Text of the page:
Theresa May on Brexit, IMF meeting
The FT's Josh de la Mare previews some of the big stories in the coming days, including UK PM Theresa May at the Conservative party conference on Brexit, Monsanto results as a potential merger with Bayer proceeds, and the International Monetary Fund meeting in Washington.
Studio filmed by Rod Fitzgerald, Nicola Stansfield and Petros Gioumpasis. Written by George Parker, Lindsay Whipp and Gemma Tetlow. Produced by Josh de la Mare.
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JOSH DE LA MARE: Hello, and welcome to the "Week Ahead" from the Financial Times in London. Here's what we're watching this week. The UK vote for Brexit will top the agenda at the Conservative Party Conference. US agricultural giant Monsanto puts out results on the verge of its proposed merger with Bayer. And latest data could point to a faltering economic growth as the IMF meets in Washington.
First, to the UK, where new Prime Minister Theresa May addresses the annual conference of the Conservative Party for the first time since moving into Number 10, in the aftermath of June's momentous Brexit vote. The country is still looking for clues as to how Mrs. May intends to approach the Brexit negotiations. Mrs. May will stress her determination to control EU migration when she speaks to the party in a special Brexit session. Political Editor George Packer has more.
GEORGE PARKER: Well, this is the first time that Theresa May, the new British Prime Minister, has addressed her party conference. The party being in great mood. The party's generally euro sceptic. They're pleased that the country has voted for Brexit. But they'll be looking to hear from her a bit more about what she means when she says Brexit means Brexit, striking the balance between controlling Britain's borders and at the same time maintaining access to the European single market.
I think the other thing we'll be looking out for very strongly is Philip Hammond, a speech by the new chancellor of the Exchequer, setting out how he sees economic policy in the UK developing post Brexit. I would expect him to say it's the end of austerity in the UK, and perhaps a slight turning on of the taps on public spending, more investment on transport, broadband, and housing.
JOSH DE LA MARE: Theresa May is also expected to close the conference with a speech focusing on those voters who are struggling to get by, and use the EU referendum to express their despair about their lives. She'll emphasise an industrial policy to spread wealth and a crackdown on boardroom access.
Next, to US agricultural group Monsanto, whose full-year earnings this Wednesday come hot on the heels of its decision to sell itself to Bayer of Germany, creating the world's largest supplier of seeds and crops sprays. Monsanto Chief Executive Hugh Grant says the merger will be beneficial.
HUGH GRANT: We're entering a new era in agriculture. One in which growers started demanding new solutions and technologies to be more profitable, and to be even more sustainable. The vision for this combination was born of that desire to help farmers grow more with less. Together with Bayer, we're going to be able to offer growers even better solutions faster.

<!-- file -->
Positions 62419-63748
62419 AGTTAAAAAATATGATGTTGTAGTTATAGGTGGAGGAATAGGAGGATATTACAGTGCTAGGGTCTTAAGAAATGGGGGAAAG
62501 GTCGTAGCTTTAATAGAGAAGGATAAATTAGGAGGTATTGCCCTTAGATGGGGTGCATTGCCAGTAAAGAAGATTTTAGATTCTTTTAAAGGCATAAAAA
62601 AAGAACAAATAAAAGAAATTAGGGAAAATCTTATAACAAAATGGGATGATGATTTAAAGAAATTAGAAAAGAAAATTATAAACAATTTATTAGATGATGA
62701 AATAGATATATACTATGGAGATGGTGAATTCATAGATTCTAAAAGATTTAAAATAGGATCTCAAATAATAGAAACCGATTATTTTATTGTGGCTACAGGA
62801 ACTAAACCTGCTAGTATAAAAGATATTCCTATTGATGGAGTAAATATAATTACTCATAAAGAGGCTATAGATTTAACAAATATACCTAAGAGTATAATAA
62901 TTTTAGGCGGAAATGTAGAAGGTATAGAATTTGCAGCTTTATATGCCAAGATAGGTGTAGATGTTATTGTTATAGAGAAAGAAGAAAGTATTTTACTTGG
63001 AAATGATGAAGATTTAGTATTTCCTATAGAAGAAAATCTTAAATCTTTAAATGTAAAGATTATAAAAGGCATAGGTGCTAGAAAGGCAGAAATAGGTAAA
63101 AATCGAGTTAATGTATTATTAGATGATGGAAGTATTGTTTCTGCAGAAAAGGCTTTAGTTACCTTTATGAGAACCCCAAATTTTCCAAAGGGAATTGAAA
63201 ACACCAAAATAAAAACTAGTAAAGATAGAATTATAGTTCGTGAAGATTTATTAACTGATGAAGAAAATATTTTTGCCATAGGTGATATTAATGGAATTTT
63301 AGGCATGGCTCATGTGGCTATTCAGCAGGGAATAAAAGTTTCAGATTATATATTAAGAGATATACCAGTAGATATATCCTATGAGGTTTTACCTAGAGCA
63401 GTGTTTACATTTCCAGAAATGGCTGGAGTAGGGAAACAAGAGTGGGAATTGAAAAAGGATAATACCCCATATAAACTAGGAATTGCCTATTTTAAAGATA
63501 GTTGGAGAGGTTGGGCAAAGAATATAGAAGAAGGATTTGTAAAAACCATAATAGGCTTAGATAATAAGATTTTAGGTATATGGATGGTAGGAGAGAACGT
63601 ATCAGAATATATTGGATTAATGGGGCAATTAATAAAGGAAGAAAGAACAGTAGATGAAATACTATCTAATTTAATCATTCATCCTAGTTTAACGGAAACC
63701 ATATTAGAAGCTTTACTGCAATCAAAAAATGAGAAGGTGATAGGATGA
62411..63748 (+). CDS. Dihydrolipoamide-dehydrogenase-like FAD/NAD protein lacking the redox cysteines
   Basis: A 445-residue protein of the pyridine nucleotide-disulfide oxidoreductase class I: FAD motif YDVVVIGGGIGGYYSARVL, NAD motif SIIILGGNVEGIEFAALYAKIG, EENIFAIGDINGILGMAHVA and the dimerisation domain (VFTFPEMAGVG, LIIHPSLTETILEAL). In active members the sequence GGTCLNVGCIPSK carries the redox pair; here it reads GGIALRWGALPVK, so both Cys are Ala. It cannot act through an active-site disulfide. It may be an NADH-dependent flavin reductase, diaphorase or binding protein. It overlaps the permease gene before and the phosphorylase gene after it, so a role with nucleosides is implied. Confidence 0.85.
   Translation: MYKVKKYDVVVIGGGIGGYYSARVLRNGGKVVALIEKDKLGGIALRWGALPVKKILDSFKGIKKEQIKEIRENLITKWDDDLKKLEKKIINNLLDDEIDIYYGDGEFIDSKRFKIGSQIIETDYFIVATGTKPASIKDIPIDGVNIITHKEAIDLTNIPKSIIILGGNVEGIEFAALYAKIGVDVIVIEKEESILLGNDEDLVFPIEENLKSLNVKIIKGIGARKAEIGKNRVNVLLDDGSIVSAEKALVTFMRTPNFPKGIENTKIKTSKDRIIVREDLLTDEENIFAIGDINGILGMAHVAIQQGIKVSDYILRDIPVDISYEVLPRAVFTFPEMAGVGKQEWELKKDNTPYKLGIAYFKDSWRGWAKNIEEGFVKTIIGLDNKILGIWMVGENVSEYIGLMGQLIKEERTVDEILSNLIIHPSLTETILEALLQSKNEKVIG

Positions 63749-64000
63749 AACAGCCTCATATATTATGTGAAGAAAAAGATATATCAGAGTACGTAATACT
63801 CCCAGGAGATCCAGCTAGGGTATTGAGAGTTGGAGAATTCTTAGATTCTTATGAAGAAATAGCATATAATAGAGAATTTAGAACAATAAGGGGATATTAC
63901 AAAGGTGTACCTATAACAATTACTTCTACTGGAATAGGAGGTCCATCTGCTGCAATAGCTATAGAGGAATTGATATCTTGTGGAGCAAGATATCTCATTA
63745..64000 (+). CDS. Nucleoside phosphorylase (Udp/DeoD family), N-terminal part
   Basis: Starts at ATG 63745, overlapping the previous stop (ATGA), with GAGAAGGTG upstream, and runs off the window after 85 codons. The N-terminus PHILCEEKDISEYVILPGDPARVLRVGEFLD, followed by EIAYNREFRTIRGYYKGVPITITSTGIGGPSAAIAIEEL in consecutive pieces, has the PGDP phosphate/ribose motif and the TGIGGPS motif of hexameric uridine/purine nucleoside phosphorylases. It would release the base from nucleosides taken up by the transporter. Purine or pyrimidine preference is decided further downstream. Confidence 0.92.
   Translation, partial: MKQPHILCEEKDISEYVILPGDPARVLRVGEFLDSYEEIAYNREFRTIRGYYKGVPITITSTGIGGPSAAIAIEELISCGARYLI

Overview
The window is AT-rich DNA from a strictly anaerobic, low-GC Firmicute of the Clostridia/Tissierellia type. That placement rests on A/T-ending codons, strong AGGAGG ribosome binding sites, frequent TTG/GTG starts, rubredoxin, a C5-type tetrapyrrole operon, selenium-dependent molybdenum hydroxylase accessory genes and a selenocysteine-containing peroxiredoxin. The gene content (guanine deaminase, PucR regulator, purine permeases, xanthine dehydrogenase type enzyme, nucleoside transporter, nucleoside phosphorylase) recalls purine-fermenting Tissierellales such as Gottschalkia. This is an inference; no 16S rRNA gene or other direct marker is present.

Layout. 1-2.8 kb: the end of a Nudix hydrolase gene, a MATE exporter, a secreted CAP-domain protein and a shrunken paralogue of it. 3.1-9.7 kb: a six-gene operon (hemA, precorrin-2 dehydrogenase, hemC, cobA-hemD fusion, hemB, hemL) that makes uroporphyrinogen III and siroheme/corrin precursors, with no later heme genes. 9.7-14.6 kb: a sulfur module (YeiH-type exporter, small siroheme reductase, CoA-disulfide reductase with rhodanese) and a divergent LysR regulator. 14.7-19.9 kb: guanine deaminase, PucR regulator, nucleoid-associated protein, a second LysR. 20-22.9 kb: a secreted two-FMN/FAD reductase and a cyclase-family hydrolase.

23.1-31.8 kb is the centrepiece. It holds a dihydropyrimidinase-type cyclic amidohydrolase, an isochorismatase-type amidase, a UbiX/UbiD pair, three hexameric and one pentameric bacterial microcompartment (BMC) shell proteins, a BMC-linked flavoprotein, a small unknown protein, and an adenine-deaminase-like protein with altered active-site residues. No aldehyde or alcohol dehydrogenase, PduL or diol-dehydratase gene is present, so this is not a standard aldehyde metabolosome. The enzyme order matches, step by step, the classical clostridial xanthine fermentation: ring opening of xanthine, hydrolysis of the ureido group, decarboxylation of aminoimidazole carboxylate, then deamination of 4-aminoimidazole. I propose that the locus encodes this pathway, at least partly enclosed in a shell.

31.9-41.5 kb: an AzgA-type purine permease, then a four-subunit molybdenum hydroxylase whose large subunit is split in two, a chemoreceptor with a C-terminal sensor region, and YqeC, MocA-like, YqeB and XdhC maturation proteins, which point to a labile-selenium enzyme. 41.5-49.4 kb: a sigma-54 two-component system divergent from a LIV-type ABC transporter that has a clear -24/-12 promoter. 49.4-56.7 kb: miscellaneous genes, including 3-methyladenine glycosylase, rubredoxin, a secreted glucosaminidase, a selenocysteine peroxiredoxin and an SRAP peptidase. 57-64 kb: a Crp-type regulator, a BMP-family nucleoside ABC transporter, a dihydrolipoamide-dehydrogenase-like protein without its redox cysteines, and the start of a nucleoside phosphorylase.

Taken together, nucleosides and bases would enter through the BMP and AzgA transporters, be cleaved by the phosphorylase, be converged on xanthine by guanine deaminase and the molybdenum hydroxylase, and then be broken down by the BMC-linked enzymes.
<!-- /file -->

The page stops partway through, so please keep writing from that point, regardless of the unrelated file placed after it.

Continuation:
JOSH DE LA MARE: But investors will be keenly watching the earnings numbers to see how Monsanto has dealt with falling crop prices, and a warning that demand may have peaked for genetically modified corn, soybean, and cotton. Investors will also be hoping for more details on the potential merger, which still has to pass regulators at a time when concerns are great about reduced competition.
And finally, fresh UK economic data will show whether the vote to leave the EU will hit growth in the short term. So far there's not been a sharp slowdown as some had predicted before the vote. But industrial production figures for August and the purchasing managers' survey for September are due out this week. And if these are in line with Bank of England forecasts, they could help trigger further monetary loosening. This comes as the International Monetary Fund and World Bank meet in Washington to discuss disappointing global growth. Chris Giles, FT economics editor has this assessment.
CHRIS GILES: I think this week the PMI indices across the world will probably give us an indication that the global economy is really sluggish still, just not in any sort of recession, but not growing fast almost anywhere. Services, manufacturing in particular, pretty weak as global trade is pretty weak. And then this sort of slightly downbeat mood, when in fact the International Monetary Fund and World Bank annual meetings, which take place throughout the week and really at the end of the week. Because the real worry is that if we continue having a lacklustre economic performance, then populists get more power, people are dissatisfied, and ultimately the forces of globalisation and prosperity can go into reverse.
JOSH DE LA MARE: The IFM will be more focused on fiscal policy, which has come back into vogue as a short term means to boost growth, while still pushing for longer term reforms by countries to improve economic potential. And that's what the "Week Ahead" looks like from the Financial Times in London. Goodbye.